thirty one days of horror

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October 1st, yesterday: *Gerald’s Game.* Quite good for a movie with about three actors, and a Netflix original. I heartily recommend. Having read the book years ago, I was intrigued to see how Netflix dealt with a plot which spent about 75% of its time on one woman trapped in one room with just her thoughts. I’m happy to report that the movie manages this brilliantly. The story is remarkably fast-paced and engaging when you consider this limitation; ignoring it, the movie exists as an impressive, cohesive, and yes, lingeringly terrifying tale of horror. – 2017; Netflix


October 2: 1) *The Reapening.* Biblical plagues and overly religious Southern towns. Pretty good, but the twist isn’t that surprising. Do recommend. – 2007; Hilary Swank; Netflix

2) *The Bar* – Spanish language horror comedy. Pacing is good, plot is twistingly interesting, and I enjoy the classic capsule episode feel. Sci-fi-esque and gov-conspiracy-lite, too. – 2017; Netflix

 

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WITCHING AND BITCHING

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Available on Netflix

THE QUICK & DIRTY DEETS

HONEST FILM SUBTITLE: “From Dusk Til Dawn but tighter, foreign, with witches.”

  • Status: 10/10
  • Horror Category: Dark Humor, Witches
  • Foreign Film w/English Subtitles; High CGI
  • High on Original Plot and Entertainment Value

THOTS

Witching and Bitching was great. Really, really, great. We are talking A+ material here.

At first I was a little unsure about the title because it sounded kind of trite, but then I decided “To hell with it!” It’d been a while since I checked the Netflix horror category (thanks, Shudder) and I hadn’t seen this title around before. Besides, witches? I like witches almost as much as I like haunted house movies. And almost right from the start, I was hooked.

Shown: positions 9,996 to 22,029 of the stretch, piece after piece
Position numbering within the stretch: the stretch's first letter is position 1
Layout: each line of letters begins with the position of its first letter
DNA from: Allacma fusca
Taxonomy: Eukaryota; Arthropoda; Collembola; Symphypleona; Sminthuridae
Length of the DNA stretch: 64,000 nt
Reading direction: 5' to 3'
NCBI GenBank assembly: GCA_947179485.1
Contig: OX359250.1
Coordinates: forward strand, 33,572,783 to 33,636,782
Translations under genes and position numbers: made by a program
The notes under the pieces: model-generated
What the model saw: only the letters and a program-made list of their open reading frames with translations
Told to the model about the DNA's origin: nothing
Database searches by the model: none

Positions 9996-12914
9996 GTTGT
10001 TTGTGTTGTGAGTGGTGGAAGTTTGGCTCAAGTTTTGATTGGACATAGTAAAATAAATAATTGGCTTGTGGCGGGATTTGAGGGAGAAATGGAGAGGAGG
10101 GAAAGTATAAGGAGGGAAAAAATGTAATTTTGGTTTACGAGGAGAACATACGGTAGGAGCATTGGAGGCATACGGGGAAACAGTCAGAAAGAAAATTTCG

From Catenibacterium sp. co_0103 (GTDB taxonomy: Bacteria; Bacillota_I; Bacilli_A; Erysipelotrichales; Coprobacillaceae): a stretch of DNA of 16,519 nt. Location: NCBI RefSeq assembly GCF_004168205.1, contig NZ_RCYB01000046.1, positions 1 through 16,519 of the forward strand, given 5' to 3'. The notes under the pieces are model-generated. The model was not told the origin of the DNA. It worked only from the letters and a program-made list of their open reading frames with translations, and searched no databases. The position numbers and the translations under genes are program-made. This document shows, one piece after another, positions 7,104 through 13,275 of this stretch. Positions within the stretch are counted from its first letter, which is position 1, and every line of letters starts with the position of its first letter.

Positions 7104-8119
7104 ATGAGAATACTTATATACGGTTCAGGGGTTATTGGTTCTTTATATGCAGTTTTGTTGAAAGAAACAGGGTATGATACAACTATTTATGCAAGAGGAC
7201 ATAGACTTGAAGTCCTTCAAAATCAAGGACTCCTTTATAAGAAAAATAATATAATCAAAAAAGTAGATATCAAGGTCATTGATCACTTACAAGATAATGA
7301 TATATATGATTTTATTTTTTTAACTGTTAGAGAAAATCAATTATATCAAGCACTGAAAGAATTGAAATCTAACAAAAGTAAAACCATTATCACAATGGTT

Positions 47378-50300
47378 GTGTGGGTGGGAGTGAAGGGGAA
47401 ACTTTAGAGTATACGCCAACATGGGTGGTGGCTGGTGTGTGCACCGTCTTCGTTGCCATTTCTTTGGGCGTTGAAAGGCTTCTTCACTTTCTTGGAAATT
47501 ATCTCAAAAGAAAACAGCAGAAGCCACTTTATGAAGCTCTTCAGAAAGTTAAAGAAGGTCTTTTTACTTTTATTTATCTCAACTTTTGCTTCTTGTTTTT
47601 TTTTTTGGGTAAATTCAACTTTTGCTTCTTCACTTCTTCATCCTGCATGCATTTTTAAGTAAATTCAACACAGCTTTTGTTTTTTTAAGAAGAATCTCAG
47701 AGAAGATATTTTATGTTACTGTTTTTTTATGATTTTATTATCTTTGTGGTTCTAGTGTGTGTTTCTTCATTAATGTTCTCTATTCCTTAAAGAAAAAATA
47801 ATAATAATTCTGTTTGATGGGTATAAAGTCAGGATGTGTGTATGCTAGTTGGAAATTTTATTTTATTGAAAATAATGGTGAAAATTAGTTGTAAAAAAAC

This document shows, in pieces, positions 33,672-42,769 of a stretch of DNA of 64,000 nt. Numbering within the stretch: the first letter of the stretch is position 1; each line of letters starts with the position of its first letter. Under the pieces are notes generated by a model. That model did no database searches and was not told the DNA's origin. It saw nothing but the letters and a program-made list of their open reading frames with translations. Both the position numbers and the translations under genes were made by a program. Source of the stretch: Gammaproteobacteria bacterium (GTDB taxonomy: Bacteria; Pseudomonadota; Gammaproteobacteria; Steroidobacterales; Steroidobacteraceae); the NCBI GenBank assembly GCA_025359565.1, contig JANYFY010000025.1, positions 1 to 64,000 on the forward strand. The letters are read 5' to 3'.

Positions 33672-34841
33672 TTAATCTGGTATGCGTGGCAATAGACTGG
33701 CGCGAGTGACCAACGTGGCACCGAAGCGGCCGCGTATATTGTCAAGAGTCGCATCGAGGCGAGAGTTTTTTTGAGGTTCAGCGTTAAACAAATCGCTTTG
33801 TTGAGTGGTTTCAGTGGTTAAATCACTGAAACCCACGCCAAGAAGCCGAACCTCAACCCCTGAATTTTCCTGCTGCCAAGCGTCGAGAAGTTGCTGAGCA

How’s it like From Dusk Til Dawn? Well, for starters, the first half of the movie is an adventure/crime plot, and the supernatural stuff really gets going midway. That’s not a criticism; this plot choice works really well for both movies. Our criminals in both cases are trying to hop the border to avoid the law and run into trouble of a more unusual sort at border towns. Unexpected allies are made. And, of course, there’s an air of campy humor overlying some deadly serious foes.

But Witching and Bitching does some stuff better, I’d dare say, than Dusk Til Dawn (and for me, that’s saying something). One outstanding difference is the heft and strength of the enemy force: these witches are completely capable of giving our protagonists a run for their money, and the way the movie concludes is ultra-satisfying. Every victory feels true and earned. There’s also such a great wry, almost-campy but really morbid sense of humor running through the whole thing, whereas Dusk Til Dawn‘s taste veers a little more.

Witching and Bitching is a fantastic movie. I found it completely enthralling, and well worth the watch.